send money with my credit card

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: Send money with my credit card

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Send money with my credit card
Send money with my credit card
Send money with my credit card

Sending money using a credit card

How to send money overseas with your credit card

There are several ways in which you can use your credit card to send money overseas: the two most prevalent are through banks and using online money transfer services.

Banks

One way you can send money abroad using your credit card is with your bank. Usually, this can be done using your online banking app, by phoning your bank or visiting your local branch.

When you do this, it is likely that your credit card provider will treat this money transfer as cash in advance (we will explain this in the next section) and not as a credit charge, which often results in higher interest rates than usual, as well as the typical international transfer fees charged by your bank.

Money transfer providers

One of the most popular options for send money internationally are specialist money transfer providers, who can offer more convenient and cost-effective ways of sending money anywhere in the world.

Many of these companies let you fund your transfer through a credit card, as well as other typical payment options such as debit card and bank transfer. You can easily link your credit card to your money transfer account and send payments when you need to, often within minutes from your mobile app as opposed to a number of business days. In many cases this can be sent to cash pickup locations and into a recipients bank account.

Banks vs Money Transfer Providers for Credit Card Payments

If you are making a transfer using your bank, you will first need to transfer the funds into your account. For this, you will have to request a cash advance, wherein the funds will be moved into your checking account or you will have to withdraw cash and deposit the money into your account. When you are using money transfer services, this process happens automatically as you follow steps to complete the transaction.

When should you use credit cards for sending money abroad?

As we’ll explore below, sending money from credit cards is often an expensive way of transferring money abroad, so it is generally wise to use this payment method sparingly. However, it makes sense to use your credit card when funding international transfers for the following reasons:

  • Reward points/cashback: If your card provider offers favourable cashback options or other rewards you may want to use it for funding international transfers. Make sure the high fees you are likely to be charged do not offset the benefits you are expecting in terms of cashback or reward points.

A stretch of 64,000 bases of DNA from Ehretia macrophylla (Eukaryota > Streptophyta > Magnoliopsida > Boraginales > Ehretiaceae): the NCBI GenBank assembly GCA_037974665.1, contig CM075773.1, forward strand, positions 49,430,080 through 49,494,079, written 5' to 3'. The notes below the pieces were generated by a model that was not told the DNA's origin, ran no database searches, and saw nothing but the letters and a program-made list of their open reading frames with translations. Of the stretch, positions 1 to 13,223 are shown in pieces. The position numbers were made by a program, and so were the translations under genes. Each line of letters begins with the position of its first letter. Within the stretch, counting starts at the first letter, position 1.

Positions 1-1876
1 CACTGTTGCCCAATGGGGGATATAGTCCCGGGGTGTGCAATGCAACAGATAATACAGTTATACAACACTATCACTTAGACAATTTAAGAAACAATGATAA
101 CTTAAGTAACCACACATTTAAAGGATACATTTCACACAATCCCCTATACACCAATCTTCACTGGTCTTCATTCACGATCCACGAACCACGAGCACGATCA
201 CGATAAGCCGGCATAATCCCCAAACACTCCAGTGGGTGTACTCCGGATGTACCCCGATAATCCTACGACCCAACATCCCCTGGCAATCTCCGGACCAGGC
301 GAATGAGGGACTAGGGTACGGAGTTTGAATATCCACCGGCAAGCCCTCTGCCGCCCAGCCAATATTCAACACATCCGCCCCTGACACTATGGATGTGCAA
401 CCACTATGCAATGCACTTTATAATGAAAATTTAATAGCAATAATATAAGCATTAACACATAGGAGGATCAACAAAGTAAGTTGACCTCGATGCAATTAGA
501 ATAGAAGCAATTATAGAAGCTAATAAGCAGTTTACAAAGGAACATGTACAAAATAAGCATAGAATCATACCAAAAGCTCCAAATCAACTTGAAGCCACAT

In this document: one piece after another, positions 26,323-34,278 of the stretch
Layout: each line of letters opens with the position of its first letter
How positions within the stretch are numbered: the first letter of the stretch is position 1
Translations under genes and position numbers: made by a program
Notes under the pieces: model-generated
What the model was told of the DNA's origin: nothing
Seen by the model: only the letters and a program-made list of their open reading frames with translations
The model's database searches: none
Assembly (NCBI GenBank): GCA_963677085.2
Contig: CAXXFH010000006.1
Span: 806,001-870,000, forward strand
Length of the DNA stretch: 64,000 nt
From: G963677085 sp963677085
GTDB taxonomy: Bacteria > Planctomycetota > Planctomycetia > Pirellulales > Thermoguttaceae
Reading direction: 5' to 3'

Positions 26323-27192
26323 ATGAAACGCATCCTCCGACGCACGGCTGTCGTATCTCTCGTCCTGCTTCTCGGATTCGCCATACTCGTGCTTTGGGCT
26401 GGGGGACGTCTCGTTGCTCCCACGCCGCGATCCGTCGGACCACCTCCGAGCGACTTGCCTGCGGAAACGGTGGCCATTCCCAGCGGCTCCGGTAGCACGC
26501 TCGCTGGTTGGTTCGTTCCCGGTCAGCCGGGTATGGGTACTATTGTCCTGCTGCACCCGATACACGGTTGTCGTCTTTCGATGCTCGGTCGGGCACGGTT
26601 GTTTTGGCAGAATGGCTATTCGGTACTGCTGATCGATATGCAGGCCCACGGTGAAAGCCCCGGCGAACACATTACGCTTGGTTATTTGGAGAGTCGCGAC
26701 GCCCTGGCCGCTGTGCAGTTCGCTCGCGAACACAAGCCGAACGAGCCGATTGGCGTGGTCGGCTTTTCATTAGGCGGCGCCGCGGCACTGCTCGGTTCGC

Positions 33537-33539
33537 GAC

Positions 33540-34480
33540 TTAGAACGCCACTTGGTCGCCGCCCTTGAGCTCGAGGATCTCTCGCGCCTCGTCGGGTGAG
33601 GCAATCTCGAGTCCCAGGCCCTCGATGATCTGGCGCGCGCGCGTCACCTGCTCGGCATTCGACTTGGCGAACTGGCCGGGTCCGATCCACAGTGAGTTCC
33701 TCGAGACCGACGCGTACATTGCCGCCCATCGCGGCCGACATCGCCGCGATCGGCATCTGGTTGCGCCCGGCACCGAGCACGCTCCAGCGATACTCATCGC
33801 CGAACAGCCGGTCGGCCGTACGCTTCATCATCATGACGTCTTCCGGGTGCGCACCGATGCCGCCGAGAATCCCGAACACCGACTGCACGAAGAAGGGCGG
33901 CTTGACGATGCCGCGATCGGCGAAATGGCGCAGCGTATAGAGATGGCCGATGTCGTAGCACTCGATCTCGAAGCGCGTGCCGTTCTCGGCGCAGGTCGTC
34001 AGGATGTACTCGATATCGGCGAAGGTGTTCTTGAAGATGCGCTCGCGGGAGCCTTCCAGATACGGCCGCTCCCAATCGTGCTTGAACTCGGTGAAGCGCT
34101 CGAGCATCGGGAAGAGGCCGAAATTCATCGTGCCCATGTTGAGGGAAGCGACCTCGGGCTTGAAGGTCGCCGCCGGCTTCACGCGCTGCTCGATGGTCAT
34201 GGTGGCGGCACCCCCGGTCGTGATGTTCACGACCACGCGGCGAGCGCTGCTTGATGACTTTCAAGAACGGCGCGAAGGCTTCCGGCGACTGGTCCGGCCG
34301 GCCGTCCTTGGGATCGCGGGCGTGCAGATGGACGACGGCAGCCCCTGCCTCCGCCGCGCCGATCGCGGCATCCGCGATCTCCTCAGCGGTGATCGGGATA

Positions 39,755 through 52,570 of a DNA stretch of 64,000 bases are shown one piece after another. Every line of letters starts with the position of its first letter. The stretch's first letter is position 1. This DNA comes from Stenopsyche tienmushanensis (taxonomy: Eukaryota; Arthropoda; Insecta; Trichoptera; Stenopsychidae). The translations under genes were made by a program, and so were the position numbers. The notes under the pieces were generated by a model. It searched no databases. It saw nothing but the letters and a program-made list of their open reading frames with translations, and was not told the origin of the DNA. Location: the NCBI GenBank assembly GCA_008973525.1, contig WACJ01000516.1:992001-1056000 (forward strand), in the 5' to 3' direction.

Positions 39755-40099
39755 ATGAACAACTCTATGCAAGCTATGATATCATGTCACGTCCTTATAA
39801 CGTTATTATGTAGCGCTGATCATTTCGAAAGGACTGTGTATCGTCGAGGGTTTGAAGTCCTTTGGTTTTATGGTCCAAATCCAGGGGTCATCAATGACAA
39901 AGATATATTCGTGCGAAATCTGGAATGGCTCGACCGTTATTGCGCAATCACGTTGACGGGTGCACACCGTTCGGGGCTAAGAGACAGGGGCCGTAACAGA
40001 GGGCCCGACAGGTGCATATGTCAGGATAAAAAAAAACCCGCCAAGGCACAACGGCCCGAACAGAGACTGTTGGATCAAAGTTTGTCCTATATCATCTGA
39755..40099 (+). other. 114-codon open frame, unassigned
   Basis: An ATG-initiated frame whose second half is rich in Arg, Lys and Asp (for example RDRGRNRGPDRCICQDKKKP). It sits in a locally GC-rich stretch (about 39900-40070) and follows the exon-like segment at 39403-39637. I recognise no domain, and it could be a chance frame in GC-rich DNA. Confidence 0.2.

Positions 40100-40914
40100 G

• Emergency situations: In situations where you need to send money to someone urgently, but you do not have enough cash in your bank account, or you don’t have your account details handy, the quickest way to transfer money is by using your credit card. 

Sending money from credit card to credit card

Sending money from card to card is a less popular way of transferring money, and not always the best option. 

It’s more popular to pay by credit card and send money to a bank account, from which the funds will then be transferred to your card balance or used directly with the bank account’s associated card. We’ve covered this in more detail in our guide on making card-to-card transfers.

Pros and cons of sending money with a credit card

As with any payment method, there are send money with my credit card and drawbacks to sending money with a credit card. Here’s a quick summary of the pros and cons:

Pros

Reward programs: you may benefit from a reward program like frequent flyer miles, cashback or reward points.

Useful in emergencies: Credit cards are helpful in an emergency when you have no other way of funding the transfer, or when other methods are taking too long.

Convenience: Using credit cards for money transfers is convenient because you don’t have to move your money around to make the transfer as the process is done using credit.

Security: Credit cards are a secure way to send funds overseas. Most credit cards come with fraud protection and other security features that make them very safe for international money transfers.

Cons

High exchange rate margins: You’ll often pay high interest rates on cash advances which is levied from the day you send the money.

Not accepted everywhere: Not all money transfer providers accept credit cards as a mode of payment.

Hidden fees: There are other fees and charges involved when you choose to send money using credit card.

How much does it cost to send money overseas using your credit card? 

Sending money overseas using your credit card may not be the cheapest option. There are lots of fees involved and you may not get the best exchange rates. 

Remember, if you use a credit card to fund an overseas money transfer, you are borrowing money to make the transfer. So, you will have to pay a high interest rate and the fees will be added to your balance, which will increase the total interest amount. Send money with my credit card of the costs involved in sending money from credit cards include: 

Cash advance fee

A cash advance is a service offered by credit card providers that allows users to borrow or withdraw cash up to a certain limit. When you choose to use your credit card for sending money overseas, you must understand you are not using your credit, but borrowing funds from your credit card provider. It is similar to getting a short term loan which needs to be repaid within the billing cycle. 

One of the most common fees associated with credit card funded money transfers is the cash advance fee. It is a fixed amount or a percentage of the amount you are transferring from your credit card account. The percentage fee is often charged with minimums of $10 or more. Therefore, if your bank/provider charges a 3% cash advance fee and you intend to transfer $100 from your credit card, you will pay $10 (the minimum amount you have to pay) and not $3.